If your business carries debt, the interest rate on that debt is likely to be linked to the London Interbank Offered Rate (LIBOR). LIBOR has been the standard benchmark rate for a variety of financial products since the early 1980s.
Following the LIBOR-manipulation scandals that came to light in 2012, regulators announced that what is often referred to as the "world's most important number," underpinning an estimated $350 trillion in contracts globally,1 will likely be phased out by 2021.
This article discusses syndicated loan market recommendations for implementing a replacement benchmark interest rate from the Alternative Reference Rates Committee (ARRC), a group of private-market participants convened to help ensure a successful transition away from LIBOR, and provides practical tips for borrowers to prepare their business for the transition.
SOFR to the Rescue
The ARRC has identified the Secured Overnight Financing Rate (SOFR) as the preferred alternative benchmark rate for U.S. dollar LIBOR transactions. SOFR is a broad measure of the cost of borrowing cash overnight collateralized by U.S. Treasury securities in the repurchase market, and represents what is considered to be the nearly risk-free rate of borrowing. The SOFR rate is published each day at 8 a.m. ET by the Federal Reserve Bank of New York.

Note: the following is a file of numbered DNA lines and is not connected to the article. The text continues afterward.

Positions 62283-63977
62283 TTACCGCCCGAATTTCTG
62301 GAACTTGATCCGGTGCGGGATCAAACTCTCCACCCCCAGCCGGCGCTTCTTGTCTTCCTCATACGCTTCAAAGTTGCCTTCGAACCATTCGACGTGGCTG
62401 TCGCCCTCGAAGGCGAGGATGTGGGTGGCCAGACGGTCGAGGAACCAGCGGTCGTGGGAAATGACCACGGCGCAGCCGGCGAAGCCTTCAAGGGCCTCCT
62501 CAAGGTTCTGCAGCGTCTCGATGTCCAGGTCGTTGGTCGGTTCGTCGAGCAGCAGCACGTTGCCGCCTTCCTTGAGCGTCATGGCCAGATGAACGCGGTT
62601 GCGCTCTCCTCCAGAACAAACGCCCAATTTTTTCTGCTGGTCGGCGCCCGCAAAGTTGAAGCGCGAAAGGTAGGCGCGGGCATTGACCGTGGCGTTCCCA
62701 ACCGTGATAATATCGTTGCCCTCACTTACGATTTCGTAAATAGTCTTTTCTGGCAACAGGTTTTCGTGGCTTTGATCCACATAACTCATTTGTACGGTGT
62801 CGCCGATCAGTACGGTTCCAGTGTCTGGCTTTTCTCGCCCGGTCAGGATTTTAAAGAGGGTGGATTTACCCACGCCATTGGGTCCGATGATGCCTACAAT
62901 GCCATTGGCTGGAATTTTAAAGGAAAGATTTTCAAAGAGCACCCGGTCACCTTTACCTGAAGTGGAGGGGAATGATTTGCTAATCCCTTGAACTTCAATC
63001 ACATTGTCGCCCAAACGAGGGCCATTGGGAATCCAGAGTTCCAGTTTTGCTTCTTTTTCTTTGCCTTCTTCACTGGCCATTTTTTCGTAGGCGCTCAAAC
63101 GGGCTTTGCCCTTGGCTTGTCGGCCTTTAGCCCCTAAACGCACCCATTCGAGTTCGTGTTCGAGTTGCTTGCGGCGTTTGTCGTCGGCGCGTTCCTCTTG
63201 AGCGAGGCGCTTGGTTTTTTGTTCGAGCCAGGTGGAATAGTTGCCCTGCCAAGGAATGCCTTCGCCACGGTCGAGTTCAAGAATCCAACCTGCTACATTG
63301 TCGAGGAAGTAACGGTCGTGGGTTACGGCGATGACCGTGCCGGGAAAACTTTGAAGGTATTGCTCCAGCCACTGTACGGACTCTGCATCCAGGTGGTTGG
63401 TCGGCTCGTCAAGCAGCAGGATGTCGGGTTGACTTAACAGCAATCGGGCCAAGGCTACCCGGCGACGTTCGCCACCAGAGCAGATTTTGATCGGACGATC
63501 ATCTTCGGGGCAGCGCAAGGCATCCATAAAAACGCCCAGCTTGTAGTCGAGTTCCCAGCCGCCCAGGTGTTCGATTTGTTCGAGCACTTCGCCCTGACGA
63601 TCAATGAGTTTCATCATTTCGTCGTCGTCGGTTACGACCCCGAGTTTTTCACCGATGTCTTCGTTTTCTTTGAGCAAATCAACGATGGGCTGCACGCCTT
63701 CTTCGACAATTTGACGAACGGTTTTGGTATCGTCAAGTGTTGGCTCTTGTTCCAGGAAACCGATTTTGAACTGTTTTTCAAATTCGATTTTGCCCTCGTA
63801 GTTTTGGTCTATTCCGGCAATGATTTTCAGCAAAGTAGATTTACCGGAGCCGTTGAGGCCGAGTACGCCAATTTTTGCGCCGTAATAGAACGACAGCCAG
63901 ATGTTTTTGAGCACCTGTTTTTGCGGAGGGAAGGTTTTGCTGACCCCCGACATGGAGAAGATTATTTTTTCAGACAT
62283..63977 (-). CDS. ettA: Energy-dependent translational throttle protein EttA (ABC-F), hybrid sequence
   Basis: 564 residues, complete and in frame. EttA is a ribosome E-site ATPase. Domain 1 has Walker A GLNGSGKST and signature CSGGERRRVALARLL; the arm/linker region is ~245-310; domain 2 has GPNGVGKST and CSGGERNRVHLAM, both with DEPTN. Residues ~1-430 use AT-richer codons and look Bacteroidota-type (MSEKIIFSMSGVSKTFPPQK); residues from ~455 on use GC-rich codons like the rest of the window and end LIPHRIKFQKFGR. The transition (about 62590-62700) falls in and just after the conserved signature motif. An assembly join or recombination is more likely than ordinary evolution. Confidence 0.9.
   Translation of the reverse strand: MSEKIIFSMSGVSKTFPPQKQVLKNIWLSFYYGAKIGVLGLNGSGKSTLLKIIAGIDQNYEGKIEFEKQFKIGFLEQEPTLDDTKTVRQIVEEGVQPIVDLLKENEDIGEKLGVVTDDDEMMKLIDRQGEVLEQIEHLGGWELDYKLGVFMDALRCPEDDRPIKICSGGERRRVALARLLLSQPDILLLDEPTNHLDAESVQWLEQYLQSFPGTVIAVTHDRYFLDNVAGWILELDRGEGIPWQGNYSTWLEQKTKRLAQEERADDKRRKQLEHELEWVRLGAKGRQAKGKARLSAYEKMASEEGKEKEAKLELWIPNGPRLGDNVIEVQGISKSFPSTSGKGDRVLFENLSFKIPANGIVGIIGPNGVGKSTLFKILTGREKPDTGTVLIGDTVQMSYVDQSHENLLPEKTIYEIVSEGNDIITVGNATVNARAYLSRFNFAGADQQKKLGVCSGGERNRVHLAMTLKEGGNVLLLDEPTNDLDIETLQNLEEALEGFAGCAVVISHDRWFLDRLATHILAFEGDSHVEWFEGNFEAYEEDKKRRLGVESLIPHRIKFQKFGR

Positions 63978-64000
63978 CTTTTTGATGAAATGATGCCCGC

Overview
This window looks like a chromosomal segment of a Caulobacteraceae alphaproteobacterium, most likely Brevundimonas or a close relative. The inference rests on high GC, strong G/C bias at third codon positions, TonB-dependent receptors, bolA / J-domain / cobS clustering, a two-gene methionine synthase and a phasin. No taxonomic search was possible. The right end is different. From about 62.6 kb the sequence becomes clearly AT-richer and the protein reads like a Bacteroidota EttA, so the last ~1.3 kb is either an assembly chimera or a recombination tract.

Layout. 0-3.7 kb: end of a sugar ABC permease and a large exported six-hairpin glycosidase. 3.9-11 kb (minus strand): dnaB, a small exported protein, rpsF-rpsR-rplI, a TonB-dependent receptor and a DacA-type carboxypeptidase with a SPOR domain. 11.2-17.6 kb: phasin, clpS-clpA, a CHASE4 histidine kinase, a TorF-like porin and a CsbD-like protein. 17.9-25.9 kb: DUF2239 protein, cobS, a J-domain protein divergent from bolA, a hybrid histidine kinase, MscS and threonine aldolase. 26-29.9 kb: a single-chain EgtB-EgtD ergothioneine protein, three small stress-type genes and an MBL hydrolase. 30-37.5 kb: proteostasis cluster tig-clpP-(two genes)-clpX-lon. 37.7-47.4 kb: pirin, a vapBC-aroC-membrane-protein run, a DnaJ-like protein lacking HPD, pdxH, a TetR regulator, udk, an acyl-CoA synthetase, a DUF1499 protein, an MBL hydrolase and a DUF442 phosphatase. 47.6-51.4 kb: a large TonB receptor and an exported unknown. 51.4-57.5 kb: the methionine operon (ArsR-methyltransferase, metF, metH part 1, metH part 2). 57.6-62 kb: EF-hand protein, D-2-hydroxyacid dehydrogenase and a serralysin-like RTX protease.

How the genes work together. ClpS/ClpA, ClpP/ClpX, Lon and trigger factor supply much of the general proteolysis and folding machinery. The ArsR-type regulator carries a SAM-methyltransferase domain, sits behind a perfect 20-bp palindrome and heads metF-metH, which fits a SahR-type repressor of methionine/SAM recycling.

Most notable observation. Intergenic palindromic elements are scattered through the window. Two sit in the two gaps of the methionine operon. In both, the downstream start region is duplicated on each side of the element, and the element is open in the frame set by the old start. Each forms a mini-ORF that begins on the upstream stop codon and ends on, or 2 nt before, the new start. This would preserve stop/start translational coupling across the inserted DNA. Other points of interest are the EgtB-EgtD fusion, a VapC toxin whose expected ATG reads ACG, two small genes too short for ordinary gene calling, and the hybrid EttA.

While the underlying market feeding into the LIBOR rate is small, mostly hidden from public view and handled exclusively by major global banks, a large range of observable transactions underlie the SOFR. Daily SOFR volumes reliably remain between $700 billion and $800 billion, and regularly exceed $1 trillion, making it a transparent rate that is representative of the current market across a broad range of participants, including money market funds, asset managers, corporates, insurance companies, securities lenders and pension funds. It is therefore far more protected from attempts at manipulation than LIBOR and is not at risk of ceasing to exist in the future.
However, many difficulties remain on the road to SOFR implementation. In most existing and newly inked contracts, the fallback rate after LIBOR ceases to exist is the prime rate (also referred to as the base rate or reference rate), which is the interest rate charged by banks to their most creditworthy customers and is nearly always more expensive for borrowers than LIBOR. To worsen matters, in transactions with more than one debt holder, changes to the interest rate generally...